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Luper v. State

Supreme Court of Arkansas

November 3, 2016

MARK AARON LUPER APPELLANT
v.
STATE OF ARKANSAS APPELLEE

         APPEAL FROM THE BENTON COUNTY CIRCUIT COURT [NO. 04-CR-761] HONORABLE ROBIN F. GREEN, JUDGE

         AFFIRMED.

          Jeff Rosenzweig, for appellant.

          Leslie Rutledge, Att'y Gen., by: Brad Newman, Ass't Att'y Gen., for appellee

          HOWARD W. BRILL, Chief Justice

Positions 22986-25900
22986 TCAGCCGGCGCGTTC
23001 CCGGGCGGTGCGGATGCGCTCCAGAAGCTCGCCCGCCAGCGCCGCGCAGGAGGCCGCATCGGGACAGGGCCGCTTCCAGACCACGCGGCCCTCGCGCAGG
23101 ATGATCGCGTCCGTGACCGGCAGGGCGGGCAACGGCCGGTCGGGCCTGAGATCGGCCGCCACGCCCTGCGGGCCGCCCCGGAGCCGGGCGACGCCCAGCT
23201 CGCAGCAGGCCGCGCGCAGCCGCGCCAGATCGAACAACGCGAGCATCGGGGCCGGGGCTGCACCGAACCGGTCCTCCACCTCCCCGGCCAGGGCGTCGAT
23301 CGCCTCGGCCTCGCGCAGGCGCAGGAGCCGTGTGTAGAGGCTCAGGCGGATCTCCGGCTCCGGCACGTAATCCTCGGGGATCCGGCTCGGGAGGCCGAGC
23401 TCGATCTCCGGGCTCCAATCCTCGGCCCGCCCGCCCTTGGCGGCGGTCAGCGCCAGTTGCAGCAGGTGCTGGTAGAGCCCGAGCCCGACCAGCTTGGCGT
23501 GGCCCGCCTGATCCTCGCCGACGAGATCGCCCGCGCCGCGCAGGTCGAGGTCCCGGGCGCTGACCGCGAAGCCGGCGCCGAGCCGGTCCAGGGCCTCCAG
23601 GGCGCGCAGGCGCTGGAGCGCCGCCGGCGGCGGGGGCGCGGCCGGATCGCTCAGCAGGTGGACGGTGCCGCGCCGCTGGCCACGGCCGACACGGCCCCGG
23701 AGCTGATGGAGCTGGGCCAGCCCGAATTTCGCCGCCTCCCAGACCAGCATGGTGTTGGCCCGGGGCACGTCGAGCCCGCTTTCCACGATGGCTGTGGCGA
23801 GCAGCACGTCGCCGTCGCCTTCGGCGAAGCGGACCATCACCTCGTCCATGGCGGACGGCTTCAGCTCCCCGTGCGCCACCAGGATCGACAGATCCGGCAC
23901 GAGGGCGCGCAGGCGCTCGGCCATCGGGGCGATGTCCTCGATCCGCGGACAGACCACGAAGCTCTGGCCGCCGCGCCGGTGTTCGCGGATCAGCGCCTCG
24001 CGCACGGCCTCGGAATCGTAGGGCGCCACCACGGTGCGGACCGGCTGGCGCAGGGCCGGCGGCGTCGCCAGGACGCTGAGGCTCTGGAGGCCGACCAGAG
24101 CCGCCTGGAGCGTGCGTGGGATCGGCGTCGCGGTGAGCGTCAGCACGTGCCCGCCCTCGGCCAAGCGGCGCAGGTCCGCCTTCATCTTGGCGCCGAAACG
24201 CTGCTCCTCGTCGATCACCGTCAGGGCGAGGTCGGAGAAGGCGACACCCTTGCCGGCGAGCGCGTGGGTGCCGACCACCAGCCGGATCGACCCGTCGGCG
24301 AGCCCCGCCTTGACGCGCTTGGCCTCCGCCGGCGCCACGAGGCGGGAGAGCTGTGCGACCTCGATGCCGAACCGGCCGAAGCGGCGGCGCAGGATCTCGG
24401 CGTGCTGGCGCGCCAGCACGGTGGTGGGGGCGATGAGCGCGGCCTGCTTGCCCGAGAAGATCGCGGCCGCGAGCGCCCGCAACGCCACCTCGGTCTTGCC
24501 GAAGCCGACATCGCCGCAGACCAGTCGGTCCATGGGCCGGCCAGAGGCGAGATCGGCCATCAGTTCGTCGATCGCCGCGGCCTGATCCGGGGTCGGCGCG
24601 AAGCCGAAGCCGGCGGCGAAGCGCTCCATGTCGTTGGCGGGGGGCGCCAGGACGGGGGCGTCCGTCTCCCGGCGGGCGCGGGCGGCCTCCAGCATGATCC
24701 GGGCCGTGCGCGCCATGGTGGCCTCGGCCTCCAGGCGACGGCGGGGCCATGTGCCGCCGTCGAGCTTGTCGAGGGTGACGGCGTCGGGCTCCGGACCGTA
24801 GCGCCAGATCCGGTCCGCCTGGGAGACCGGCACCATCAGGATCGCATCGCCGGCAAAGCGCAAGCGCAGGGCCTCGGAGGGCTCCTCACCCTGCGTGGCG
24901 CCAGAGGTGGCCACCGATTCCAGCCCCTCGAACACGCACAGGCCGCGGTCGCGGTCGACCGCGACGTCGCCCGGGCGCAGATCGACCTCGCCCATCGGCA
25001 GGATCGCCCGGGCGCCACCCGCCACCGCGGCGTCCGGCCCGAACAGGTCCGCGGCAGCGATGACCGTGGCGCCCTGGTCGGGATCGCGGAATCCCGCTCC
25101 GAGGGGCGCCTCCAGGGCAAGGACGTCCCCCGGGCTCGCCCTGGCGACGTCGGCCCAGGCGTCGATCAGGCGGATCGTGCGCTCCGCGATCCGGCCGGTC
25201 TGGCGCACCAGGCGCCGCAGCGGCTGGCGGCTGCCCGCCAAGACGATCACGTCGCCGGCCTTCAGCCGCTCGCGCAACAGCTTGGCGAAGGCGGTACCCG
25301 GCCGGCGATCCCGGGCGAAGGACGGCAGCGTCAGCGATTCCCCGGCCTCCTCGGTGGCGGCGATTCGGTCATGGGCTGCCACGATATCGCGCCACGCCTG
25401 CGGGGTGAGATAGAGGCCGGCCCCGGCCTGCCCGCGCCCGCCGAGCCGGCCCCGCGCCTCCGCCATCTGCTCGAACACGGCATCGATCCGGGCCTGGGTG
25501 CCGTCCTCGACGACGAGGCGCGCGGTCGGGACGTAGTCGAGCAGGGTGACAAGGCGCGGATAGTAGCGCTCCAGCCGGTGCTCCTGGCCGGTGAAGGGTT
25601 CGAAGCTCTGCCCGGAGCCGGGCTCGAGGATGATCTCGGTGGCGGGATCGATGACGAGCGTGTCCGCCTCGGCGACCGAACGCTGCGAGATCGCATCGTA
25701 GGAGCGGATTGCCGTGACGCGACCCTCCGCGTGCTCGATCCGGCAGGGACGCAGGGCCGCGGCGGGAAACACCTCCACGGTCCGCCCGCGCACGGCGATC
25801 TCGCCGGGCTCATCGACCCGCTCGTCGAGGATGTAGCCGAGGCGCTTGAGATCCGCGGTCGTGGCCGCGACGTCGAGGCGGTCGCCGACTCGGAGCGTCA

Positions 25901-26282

Appellant Mark Aaron Luper appeals the order denying his petition for postconviction relief. Luper was convicted by a Benton County jury of the rape of his former stepdaughter, S.H., and sentenced to twenty-three years' imprisonment in the Arkansas Department of Correction. Luper appealed, and the court of appeals affirmed. See Luper v. State, 2015 Ark.App. 440, 468 S.W.3d 289.[1] Thereafter, Luper filed a petition for postconviction relief pursuant to Arkansas Rule of Civil Procedure 37.1, in which he asserted eleven claims of ineffective assistance of trial counsel. The circuit court denied the petition without a hearing. For reversal, Luper contends that he was entitled to an evidentiary hearing on five of the claims in his petition.[2] Luper asserts that trial counsel was ineffective (1) for failing to call a witness to corroborate his defense that the "false" allegation of rape was a means for Robin Luper, [3] the victim's mother, to obtain leverage in her divorce action against him, (2) for not adequately exploring Robin's "financial demands and obligations, " (3) for failing to show the jury videos depicting S.H. and him at Walmart the day after the rape, (4) for failing to obtain S.H.'s phone records, and (5) for failing to dispute S.H.'s claim that her sister, H.H., had never attended car shows with him. We affirm the circuit court's order.